I'm going to try and attach some images. I'll try to describe the setup. On top of the air handler is a "Y" where two 16" flex ducts are connected. The first split runs a short distance to a ductboard plenum(not sure if that is the right word or not, but it is duct board where all the flex duct feeds to each vent connect). This part of the split supplies air to 50 or 60 percent of my house. The 16" ducts in the picture are the ones that run across my unfinished bonus room and to the far side of the house. This supplies air to the remaining 40 or 50% of the house, and splits into a similar plenum as the one closer to the air handler.
I have a 4" aprilaire filter which I have updated to the most recent slide in filter type. The unit tends to perform well, although on super hot or super cold days, it does struggle to maintain or change the temperature. My electric bills have always been reasonable (I average about $250/month in North Florida in an all electric house with rates about .12/kwh, with a 2850 sqf house). The only room where we ever have a problem is my daughters room on the far side of the house with 3 exposed walls.
I've never had a blower door test done.
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A set of vanes in that return would help a lot.
Beenthere-I'm not sure what that means. If I told my contractor that I would like to have vanes installed, I'm assuming they would know what they are? Also, what benefits do they provide?
I like the turning vane suggestion. Without bottom side or side side and 2 filters you are airflow challenged above 3 ton, and doesn't seem room for return modifications. (maybe uDarrel can confirm this) Unfortunately it feels like 3 ton might be too aggressive given your summary of current operation, unless the house has high leakage rate and/or good insulation opportunity that can bring load down.
4 ton might be the compromise you live with (and is probably what your restricted 5 ton was providing). A mod (vna) means it won't choke but for very hot days and if you ask for recovery. It'll probably exist around 2 ton most of the time.
By the looks of things you can afford good long term decisions, and sounds like thats how you already think. So can you research energy audits in your area? An understanding of leakage and load calc would be really nice, particularly with such tight sounding parameters.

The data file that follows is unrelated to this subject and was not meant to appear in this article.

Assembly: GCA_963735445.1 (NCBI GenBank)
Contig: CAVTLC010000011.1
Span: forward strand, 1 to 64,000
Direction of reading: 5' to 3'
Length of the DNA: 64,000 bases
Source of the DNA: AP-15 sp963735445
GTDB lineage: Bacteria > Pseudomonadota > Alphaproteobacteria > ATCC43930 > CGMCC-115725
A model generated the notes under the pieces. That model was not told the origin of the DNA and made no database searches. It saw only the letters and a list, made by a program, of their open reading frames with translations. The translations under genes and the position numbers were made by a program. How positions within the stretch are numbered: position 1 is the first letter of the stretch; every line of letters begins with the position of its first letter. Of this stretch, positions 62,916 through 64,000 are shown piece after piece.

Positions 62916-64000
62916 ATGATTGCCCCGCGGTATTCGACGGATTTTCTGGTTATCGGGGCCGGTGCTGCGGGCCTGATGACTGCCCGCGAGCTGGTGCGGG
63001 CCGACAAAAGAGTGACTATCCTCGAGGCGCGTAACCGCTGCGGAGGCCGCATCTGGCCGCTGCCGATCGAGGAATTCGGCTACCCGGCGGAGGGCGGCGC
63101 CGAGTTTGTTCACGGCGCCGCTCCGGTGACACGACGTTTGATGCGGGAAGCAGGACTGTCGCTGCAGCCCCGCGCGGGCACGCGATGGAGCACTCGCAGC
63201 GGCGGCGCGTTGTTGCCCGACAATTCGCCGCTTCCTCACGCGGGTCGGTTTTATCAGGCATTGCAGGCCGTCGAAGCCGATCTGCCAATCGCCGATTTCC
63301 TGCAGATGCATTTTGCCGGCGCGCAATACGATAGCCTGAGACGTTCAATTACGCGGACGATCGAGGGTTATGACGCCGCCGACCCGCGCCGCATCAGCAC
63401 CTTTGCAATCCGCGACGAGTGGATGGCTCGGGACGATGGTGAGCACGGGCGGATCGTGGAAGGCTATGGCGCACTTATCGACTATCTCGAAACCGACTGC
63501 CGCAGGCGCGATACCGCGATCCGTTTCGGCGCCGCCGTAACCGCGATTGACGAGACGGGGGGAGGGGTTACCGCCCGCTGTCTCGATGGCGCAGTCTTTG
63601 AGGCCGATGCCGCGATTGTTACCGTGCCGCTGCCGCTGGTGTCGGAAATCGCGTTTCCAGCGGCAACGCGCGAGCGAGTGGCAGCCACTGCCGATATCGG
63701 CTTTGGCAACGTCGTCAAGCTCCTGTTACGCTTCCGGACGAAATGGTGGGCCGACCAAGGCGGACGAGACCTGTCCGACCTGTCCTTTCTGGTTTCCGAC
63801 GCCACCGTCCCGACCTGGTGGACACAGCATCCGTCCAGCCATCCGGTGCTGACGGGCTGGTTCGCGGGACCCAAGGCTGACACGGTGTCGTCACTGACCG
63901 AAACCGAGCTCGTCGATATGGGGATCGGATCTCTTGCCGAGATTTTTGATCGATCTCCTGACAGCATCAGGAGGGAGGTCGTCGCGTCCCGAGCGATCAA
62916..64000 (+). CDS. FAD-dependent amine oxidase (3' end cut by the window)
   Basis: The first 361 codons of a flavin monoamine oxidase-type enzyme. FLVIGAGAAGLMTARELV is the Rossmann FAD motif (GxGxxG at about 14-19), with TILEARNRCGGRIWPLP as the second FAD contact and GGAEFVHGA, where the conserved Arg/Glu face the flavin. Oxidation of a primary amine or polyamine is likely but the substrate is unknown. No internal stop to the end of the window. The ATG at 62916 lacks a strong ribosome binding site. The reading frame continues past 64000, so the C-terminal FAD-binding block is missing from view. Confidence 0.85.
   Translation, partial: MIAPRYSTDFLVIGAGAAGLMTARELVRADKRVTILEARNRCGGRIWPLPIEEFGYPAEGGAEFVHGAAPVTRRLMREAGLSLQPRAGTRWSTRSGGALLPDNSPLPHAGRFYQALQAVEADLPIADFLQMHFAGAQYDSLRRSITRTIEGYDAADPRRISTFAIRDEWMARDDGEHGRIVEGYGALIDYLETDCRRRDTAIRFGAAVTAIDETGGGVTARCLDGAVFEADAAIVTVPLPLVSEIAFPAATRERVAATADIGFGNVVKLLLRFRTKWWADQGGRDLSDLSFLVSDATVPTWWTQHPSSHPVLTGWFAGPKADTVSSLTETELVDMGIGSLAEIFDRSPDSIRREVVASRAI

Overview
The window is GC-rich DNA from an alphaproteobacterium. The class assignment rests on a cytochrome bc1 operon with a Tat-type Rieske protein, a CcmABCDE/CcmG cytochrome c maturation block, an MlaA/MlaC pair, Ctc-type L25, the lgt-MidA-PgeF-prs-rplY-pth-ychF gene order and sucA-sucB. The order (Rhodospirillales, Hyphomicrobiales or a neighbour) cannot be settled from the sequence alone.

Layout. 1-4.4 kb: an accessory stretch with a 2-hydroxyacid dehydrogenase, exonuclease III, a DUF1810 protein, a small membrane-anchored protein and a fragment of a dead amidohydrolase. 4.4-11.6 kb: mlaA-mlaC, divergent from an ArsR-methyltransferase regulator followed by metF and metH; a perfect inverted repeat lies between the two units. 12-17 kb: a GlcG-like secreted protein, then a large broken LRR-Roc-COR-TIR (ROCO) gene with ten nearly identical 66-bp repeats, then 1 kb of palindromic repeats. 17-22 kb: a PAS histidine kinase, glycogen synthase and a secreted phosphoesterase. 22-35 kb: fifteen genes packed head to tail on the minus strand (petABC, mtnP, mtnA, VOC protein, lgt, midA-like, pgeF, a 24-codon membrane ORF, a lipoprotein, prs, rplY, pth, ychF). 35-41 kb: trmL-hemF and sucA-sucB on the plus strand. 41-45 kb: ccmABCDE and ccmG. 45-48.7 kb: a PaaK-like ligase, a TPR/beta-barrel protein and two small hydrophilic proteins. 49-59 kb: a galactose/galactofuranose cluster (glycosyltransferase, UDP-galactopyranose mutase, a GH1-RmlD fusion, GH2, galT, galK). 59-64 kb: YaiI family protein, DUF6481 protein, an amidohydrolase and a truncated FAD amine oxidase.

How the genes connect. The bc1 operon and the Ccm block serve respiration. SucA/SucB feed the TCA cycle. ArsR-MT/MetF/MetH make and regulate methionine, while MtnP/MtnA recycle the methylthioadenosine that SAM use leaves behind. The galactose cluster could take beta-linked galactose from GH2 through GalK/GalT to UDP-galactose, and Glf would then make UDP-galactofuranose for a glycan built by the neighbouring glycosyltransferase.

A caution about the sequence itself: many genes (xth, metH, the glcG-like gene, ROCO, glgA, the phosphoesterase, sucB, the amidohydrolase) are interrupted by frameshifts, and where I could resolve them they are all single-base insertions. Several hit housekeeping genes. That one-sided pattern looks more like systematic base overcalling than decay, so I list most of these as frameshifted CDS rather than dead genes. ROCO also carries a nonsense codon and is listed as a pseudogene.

Not sure if anyone else sees poor transition to aprilaire. Not that you really could do any better. And with a 5 ton you would will still struggle with one aprilaire. Even though IMO it is the best performer in the airflow Dept.
Also please describe the ducts that hook to top of return riser and the indoor return grille set and do you run filters inside?
Also a very quick and easy static pressure test between air handler and that aprilaire would tell us a lot.
The ducts on the return are similar to the supply, with a Y at the top feeding to two 16" flex lines. Those flex return lines hook up to 2 separate plenums (one on each side of the house). There is one large return (2'x2' maybe) in the main hall, another return of the same size in the living room, and then small returns (1'x1' perhaps) in each of the 4 bedrooms. I'm guessing the static pressure test between the air handler and the aprilaire is not something I could perform since I wouldn't even know where to begin as a homeowner. There are no other filters in the system outside of the aprilaire.
I would recommend the coil.
Originally Posted by kilobravo3
Turning vanes aid in reducing resistance to air flow. help to guide the air through right angle turns.
Sorry BT, that question appeared while I was composing and I never saw it, or I'd have answered it. Pad's offer convenience but they are slow to compose and type on.
Well, a heat pump has an accumulator & if it has TXV metering devices U could maybe use 330-CFM of airflow per/ton of cooling; or, a possible 1650-CFM with the 5-tons.
The duct airflow velocities & pressure appear way too high with probably a high rate of duct air leakage.
The turning vanes are very important to that design; - with that duct system lowering the tonnage is IMO, critically important; but see what an audit &/or a load calc shows what is needed.
If U live between Jacksonville (94-F;46% RH) & Tallahassee (92-F;48% RH), that normally means a lot of grains of air infiltration moisture & indoor humidity load.
How many square feet (sf) is your home & is it loaded with windows?
Seems to me in that climate U don't want an over sized condenser or evaporator coil; it needs long runtimes & a cold coil.
You really ought to have a Home energy Efficiency Audit so U know what U need to do to make your home & duct system more efficient.
The initial sizing of the unit & duct system appears to be a real problem.
Your situation illustrates why the first install; design, & setup is so important.
You got a lot of good advice from everyone...
I really appreciate all the responses, there is clearly a wealth of information here. I am going to have another contractor out to take a look at things and give me an assessment, but that begs the question, How do I find contractors who actually know the things that you guys are talking about here? It seems like every time I have someone out, they don't have any of this type information. If I start asking questions from things I've learned here in the past, I just get a blank stare and something along the lines of "I just service the system, I don't know anything about making sure the duct work is sized properly" (or something similar). I tried looking here for a professional from this site, but it looks like the closest one is well over an hour away.